Ashley Foster - The Value of My Voice

AshleyFor Ashley Foster, it was a journey to become the keynote speaker at the Youth Advisory Board (YAB) “Leaders in Training” Summit. A long way from attending her first YAB meeting, an even greater distance from the feelings of disempowerment she experienced as a youth in care.


While speaking at the podium, the microphone was not the true mechanism for transmitting her voice. It was her message – “Speak up,” she said in a clear and convincing tone. “Question what is going on and the people sitting at the table”.


“No one knows you better than you,” she told the youth in the audience.


As an adolescent, Ashley entered a system struggling with youth engagement and the youth voice. While physically included in case reviews and discussions about her placements, she did not understand what these meetings were for, making it difficult for her to contribute. She also did not feel heard or valued. “I was told what to do,” Ashley recounts.


At the time, her family system and the child protective services system were acting in a parallel process – excluding her voice.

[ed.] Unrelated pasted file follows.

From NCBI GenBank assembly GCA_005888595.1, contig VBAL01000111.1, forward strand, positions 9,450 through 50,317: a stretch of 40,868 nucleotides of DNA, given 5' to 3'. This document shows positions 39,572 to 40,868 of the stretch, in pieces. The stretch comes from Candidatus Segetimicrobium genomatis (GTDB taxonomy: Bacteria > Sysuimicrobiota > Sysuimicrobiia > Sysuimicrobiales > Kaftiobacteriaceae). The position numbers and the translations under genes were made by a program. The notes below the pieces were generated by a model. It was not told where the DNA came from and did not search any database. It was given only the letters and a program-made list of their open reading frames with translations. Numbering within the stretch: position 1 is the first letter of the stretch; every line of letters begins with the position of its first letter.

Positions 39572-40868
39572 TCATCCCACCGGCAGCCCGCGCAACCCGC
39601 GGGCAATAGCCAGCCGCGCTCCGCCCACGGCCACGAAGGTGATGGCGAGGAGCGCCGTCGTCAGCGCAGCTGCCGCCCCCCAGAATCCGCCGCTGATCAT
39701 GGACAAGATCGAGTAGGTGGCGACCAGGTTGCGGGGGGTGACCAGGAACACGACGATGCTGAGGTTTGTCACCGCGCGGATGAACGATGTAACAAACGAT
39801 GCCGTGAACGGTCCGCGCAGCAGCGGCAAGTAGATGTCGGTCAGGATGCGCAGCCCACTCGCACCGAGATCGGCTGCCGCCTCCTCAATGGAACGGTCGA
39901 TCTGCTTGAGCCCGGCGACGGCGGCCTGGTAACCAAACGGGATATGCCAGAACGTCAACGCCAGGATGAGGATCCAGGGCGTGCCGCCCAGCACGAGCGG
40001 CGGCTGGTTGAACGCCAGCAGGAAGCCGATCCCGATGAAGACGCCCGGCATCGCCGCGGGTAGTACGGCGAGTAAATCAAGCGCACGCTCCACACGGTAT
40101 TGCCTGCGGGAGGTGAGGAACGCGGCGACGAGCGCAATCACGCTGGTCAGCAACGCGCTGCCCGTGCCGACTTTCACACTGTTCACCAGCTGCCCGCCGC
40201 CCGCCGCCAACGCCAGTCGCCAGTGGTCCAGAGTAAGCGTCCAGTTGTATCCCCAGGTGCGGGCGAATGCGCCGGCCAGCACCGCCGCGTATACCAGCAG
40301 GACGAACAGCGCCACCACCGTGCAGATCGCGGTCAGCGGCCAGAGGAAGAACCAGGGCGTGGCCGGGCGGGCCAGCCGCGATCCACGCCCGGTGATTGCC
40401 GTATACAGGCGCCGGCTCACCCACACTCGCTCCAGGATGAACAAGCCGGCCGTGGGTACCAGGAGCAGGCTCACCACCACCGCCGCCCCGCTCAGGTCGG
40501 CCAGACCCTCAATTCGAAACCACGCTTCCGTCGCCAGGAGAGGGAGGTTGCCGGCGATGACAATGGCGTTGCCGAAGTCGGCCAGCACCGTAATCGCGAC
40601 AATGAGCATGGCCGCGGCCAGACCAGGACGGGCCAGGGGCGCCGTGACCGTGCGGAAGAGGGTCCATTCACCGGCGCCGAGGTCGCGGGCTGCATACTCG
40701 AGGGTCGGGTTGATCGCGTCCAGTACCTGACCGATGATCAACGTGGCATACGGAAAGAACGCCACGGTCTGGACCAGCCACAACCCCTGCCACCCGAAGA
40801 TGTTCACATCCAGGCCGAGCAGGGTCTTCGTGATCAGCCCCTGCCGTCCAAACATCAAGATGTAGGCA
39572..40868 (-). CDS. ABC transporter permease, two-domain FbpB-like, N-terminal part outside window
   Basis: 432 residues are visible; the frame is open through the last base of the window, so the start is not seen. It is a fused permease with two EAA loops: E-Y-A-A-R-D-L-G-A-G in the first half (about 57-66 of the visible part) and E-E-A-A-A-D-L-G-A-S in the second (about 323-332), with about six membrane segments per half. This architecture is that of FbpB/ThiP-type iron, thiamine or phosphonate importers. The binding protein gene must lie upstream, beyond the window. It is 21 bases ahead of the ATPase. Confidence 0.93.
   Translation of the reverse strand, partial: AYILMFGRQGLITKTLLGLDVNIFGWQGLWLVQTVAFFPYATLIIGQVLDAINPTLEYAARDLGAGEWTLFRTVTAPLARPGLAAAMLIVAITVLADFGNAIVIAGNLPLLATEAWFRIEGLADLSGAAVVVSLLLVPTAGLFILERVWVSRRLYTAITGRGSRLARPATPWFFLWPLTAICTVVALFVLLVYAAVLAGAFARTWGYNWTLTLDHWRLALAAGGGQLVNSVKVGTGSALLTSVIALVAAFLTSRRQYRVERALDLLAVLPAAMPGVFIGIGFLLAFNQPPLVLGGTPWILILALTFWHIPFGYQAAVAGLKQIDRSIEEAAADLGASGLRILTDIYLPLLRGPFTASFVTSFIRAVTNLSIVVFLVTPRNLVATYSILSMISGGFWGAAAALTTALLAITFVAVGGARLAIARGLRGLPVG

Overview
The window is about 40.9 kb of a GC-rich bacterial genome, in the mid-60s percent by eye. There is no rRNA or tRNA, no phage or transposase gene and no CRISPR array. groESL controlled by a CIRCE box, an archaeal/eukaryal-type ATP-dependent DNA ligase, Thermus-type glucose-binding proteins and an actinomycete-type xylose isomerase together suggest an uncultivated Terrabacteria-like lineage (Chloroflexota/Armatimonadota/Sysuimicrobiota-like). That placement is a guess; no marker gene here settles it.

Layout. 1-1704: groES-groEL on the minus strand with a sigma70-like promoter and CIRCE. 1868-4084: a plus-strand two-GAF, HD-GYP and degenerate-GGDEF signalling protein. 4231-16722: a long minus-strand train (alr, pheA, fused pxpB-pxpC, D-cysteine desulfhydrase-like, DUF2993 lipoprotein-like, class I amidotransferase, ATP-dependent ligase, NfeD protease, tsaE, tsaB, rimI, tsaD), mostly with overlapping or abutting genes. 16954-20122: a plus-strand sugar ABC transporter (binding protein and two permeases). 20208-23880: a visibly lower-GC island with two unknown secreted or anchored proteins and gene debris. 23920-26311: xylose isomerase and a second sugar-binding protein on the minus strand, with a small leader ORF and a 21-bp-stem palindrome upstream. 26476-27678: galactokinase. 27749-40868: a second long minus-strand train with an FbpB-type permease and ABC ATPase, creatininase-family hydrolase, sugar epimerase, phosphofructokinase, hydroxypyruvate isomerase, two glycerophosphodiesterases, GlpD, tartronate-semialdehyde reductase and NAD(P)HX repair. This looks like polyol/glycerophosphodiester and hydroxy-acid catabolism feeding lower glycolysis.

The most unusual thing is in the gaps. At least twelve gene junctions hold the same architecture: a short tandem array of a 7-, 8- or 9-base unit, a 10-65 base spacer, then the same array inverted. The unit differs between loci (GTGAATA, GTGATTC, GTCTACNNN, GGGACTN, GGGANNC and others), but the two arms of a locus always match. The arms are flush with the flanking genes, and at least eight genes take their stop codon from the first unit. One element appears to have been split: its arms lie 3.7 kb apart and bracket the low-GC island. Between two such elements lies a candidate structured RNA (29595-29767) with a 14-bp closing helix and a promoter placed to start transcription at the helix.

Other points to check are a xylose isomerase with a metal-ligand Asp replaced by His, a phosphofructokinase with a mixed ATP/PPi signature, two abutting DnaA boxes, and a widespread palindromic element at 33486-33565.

Ashley quickly learned how to navigate the environment. As a 16 year old youth, “Fake it until you make it,” was a term she heard often. When facing the system, you “Don’t put up a fight,” Ashley remembers.


Youth in care present with unique responses to their personal experiences and may embrace the support offered to them in non-traditional ways. It is incumbent upon the adults in their life to understand the meaning behind their behaviors.  When missed, the impact can be significant. A clear example of this is Ashley’s story of where she lived for years of her life.